The PI3Ks control many key functions in immune cells. PI3Ks phosphorylate PtdIns(4,5)P2 to yield PtdIns(3,4,5)P3. Initially, PI3K inhibitors such as Wortmannin, LY294002 and Rapamycin were used to establish a central role for Pi3K pathway in immune cells. Considerable progress in understanding the role of this pathway in cells of the immune system has been made in recent years, starting with analysis of various PI3K and Pten knockout mice and subsequently mTOR and Foxo knockout mice. Together, these experiments have revealed how PI3Ks control B cell and T cell development, T helper cell differentiation, regulatory T cell development and function, B cell and T cell trafficking, immunoglobulin class switching and much, much more. The PI3Kd inhibitor idelalisib has recently been approved for the treatment of B cell lymphoma. Clinical trials of other PI3K inhibitors in autoimmune and inflammatory diseases are also in progress. This is an opportune time to consider a Research Topic considering when what we have learned about the PI3K signalling module in lymphocyte biology and how this is making an impact on clinical immunology and haematology.
|Author||: S. Peters,R.A. Stahel|
|Publisher||: Karger Medical and Scientific Publishers|
|Release Date||: 2014-02-19|
|ISBN 10||: 3318025429|
|Pages||: 124 pages|
The treatment of patients with advanced malignancies has undergone remarkable change in the last few years. While in the past decisions about systemic therapy were largely based on the performance status of a patient, oncologists today also take into account the pathological and molecular characteristics of the patient’s tumor. Targeting specific molecular pathways important for tumorigenesis has become the preferred way of treatment for many types of malignancies. With these advances come new challenges including the optimization of therapy, recognizing and dealing with side effects and, importantly, the development of resistance. This book provides an up-to-date overview of the advances and limitations of targeted therapy for several tumor entities including breast cancer, colon cancer, gastrointestinal stromal tumors, lung cancer, melanoma, ovarian cancer and renal cell carcinoma. Written by over a dozen internationally renowned scientists, the book is suitable for advanced students, postdoctoral researchers, scientists and clinicians who wish to update their knowledge of the latest approaches to targeted cancer therapies.
This book provides a comprehensive overview of brain metastases, from the molecular biology aspects to therapeutic management and perspectives. Due to the increasing incidence of these tumors and the urgent need to effectively control brain metastatic diseases in these patients, new therapeutic strategies have emerged in recent years. The volume discusses all these innovative approaches combined with new surgical techniques (fluorescence, functional mapping, integrated navigation), novel radiation therapy techniques (stereotactic radiosurgery) and new systemic treatment approaches such as targeted- and immunotherapy. These combination strategies represent a new therapeutic model in brain metastatic patients in which each medical practitioner (neurosurgeon, neurologist, medical oncologist, radiation oncologist) plays a pivotal role in defining the optimal treatment in a multidisciplinary approach. Written by recognized experts in the field, this book is a valuable tool for neurosurgeons, neuro-oncologists, neuroradiologists, medical oncologists, radiation oncologists, cognitive therapists, basic scientists and students working in the area of brain tumors.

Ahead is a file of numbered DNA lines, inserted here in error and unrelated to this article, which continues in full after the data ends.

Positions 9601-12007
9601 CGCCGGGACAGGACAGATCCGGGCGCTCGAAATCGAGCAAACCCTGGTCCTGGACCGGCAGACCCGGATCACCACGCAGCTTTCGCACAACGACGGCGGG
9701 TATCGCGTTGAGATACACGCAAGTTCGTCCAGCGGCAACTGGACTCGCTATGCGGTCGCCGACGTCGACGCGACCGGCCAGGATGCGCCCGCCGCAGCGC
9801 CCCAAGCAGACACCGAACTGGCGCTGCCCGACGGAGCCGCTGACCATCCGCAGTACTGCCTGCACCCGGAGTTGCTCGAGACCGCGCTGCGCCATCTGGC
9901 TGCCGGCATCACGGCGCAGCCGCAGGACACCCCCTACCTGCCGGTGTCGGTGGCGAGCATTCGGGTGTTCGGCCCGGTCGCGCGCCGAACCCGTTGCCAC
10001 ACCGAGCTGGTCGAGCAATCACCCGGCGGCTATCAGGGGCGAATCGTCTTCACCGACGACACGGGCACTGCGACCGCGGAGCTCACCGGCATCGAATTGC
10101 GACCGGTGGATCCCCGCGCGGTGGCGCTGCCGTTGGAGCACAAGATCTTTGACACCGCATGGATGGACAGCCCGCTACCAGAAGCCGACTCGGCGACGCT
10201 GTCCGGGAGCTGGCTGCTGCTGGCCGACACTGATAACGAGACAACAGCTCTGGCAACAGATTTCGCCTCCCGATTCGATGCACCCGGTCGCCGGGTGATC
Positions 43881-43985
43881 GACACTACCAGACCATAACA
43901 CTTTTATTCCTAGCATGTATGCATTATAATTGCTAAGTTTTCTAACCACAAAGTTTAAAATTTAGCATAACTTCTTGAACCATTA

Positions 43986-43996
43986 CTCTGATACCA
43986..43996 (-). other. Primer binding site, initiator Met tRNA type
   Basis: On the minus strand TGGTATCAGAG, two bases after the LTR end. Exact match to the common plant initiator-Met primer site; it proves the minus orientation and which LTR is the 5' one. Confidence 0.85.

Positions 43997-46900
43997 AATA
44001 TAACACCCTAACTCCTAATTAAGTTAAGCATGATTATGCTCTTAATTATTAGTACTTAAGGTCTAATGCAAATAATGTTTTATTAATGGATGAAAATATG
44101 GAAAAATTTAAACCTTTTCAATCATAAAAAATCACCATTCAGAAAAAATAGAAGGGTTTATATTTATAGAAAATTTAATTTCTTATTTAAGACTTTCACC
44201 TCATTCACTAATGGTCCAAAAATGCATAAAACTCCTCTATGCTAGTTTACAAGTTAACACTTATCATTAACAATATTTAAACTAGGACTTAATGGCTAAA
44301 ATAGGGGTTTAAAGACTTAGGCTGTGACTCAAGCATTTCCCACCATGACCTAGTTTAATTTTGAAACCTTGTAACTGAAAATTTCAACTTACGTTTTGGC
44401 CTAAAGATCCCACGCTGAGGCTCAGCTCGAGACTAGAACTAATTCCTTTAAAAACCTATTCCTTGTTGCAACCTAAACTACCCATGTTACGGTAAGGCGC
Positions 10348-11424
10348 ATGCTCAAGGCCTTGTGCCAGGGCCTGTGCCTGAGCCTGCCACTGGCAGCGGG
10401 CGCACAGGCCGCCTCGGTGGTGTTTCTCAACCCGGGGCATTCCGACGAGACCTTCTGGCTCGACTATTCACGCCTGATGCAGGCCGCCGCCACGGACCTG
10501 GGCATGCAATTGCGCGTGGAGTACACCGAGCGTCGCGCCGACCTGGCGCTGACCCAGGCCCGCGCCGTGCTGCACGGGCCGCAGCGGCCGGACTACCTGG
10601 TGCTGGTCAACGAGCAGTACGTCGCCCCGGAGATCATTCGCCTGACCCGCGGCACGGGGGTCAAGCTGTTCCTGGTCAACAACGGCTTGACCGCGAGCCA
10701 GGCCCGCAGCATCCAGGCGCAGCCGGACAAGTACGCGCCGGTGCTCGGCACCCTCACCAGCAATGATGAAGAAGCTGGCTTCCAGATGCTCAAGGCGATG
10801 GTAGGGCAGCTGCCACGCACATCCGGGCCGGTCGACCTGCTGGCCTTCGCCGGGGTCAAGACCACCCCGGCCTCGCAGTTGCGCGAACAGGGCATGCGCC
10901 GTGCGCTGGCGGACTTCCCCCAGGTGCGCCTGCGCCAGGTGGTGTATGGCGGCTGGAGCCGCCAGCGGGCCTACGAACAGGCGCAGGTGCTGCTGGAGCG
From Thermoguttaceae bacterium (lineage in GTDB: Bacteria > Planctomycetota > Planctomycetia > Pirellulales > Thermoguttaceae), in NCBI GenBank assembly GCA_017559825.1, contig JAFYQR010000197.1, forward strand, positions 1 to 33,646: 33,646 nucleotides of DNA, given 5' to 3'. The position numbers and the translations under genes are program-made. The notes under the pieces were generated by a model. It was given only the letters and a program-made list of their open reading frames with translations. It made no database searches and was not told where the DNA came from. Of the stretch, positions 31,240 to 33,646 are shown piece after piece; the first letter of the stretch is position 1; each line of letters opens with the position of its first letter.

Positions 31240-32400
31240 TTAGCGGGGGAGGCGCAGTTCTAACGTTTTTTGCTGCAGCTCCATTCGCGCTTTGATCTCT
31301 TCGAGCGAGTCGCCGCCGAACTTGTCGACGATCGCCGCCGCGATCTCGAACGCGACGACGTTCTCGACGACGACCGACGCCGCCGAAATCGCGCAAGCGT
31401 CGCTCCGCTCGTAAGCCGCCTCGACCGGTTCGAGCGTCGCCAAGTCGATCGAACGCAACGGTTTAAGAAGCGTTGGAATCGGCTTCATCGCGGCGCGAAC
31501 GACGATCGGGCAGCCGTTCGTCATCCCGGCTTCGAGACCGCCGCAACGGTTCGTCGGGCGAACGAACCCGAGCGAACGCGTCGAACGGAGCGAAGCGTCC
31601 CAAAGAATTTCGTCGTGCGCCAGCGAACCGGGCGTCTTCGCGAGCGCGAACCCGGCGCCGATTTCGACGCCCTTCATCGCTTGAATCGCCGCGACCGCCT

|Author||: Myron R. Szewczuk,Bessi Qorri,Manpreet Sambi|
|Release Date||: 2019-07-15|
|ISBN 10||: 303021477X|
|Pages||: 320 pages|
Targeted therapies were initially developed to exploit the upregulation and dependence on key oncogenic pathways critical to cancer progression. Additionally, they also presented as a method to overcome chemoresistance by supplementing conventional therapeutic regimens with targeted therapies. However, the development of resistance to these combinatorial approaches has led to the reassessment of currently available therapeutic options to overcome resistance to targeted therapy. This book aims to provide an update on the advancements in the therapeutic arms race between cancer, clinicians and scientists alike to overcome resistance to targeted therapies. Subject experts provide a comprehensive overview of the challenges and solutions to resistance to several conventional targeted therapies in addition to providing a discussion on broad topics including targeting components of the tumor microenvironment, emerging therapeutic options, and novel areas to be explored concerning nanotechnology and the epigenome.
This book contextualizes translational research and provides an up to date progress report on therapies that are currently being targeted in lung cancer. It is now well established that there is tremendous heterogeneity among cancer cells both at the inter- and intra-tumoral level. Further, a growing body of work highlights the importance of targeted therapies and personalized medicine in treating cancer patients. In contrast to conventional therapies that are typically administered to the average patient regardless of the patient’s genotype, targeted therapies are tailored to patients with specific traits. Nonetheless, such genetic changes can be disease-specific and/or target specific; thus, the book addresses these issues manifested in the somatically acquired genetic changes of the targeted gene. Each chapter is written by a leading medical oncologist who specializes in thoracic oncology and is devoted to a particular target in a specific indication. Contributors provide an in-depth review of the literature covering the mechanisms underlying signaling, potential cross talk between the target and downstream signaling, and potential emergence of drug resistance.